Tensions are running high in advance of the weekend anniversary of the start of massive 2011
But every day brings evidence of deep polarization. Many of the young people who took part in the Tahrir Square protests are bitterly disillusioned by what they see as a government bid to hijack the memory of the uprising's ideals. They showed that by staying away from the polls in last week's constitutional referendum.
On Wednesday, a youth group that was a driving force behind the 2011 revolution reported that six of its members had been briefly detained by authorities for putting up posters calling for anniversary rallies of its own. They were held for nine hours before being released without being charged, the April 6 Democratic Front said.
The collision of hopes and realities is a recurring theme in Egyptian public life these days. Voters last week overwhelmingly approved a new constitution with provisions meant to strengthen personal freedoms, but the weeks leading up to the referendum coincided with a wave of prosecutions that government critics and human rights groups say appear politically motivated and ill-supported by evidence.
Three well-known activists of the anti-Mubarak era recently received three-year prison sentences, which they are appealing, for violating a tough new anti-protest law. Twenty-five others, a mix of secular liberals and supporters of the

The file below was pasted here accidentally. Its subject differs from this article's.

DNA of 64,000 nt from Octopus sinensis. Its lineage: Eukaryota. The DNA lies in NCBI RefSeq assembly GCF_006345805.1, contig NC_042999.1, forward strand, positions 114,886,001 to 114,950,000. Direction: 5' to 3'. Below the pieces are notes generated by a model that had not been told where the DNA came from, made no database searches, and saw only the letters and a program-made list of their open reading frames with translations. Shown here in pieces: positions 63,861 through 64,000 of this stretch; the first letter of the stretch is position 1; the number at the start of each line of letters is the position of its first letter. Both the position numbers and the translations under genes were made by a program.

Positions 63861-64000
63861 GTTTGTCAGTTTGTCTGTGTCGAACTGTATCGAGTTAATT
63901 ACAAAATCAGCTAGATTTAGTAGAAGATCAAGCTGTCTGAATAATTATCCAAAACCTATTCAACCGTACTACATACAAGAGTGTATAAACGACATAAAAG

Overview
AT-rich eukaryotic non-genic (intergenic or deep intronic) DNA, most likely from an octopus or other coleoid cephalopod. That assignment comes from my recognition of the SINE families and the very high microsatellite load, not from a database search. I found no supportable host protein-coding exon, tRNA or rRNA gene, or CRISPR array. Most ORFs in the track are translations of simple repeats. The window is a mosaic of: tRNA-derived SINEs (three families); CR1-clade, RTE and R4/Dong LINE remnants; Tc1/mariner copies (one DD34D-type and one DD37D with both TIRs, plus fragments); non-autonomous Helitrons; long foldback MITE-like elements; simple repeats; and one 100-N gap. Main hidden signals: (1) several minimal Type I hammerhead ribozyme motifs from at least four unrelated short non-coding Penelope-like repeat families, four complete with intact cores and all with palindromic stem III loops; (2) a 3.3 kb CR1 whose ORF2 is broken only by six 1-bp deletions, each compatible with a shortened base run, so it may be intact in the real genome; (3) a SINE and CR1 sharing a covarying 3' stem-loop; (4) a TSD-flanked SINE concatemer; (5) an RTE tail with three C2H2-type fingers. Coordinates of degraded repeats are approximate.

A senior advisor to interim President
At the moment, however, dissent of almost any stripe appears to be criminalized. Authorities have said tens of thousands of police would be mobilized to safeguard Saturday's commemorations. The Interior Ministry declared that any unlawful acts -- taken by most Egyptians to mean any anti-government gatherings -- would be met with force.
The Muslim Brotherhood, meanwhile, made a rare acknowledgment of mistakes during the yearlong tenure of deposed President
The Islamist president was removed from office by the military in July following enormous protests against his rule. He is imprisoned and accused of a variety of capital crimes. Hundreds of his followers have been killed and thousands jailed.
Public opinion has continued to run strongly against the Brotherhood amid the concerted government effort to crush the movement with arrests and use of deadly force. In its statement, issued late Tuesday, the group sought to remind Egyptians, in advance of the anniversary, of its own role in helping bring down Mubarak.
"Continue our revolution!" it urged.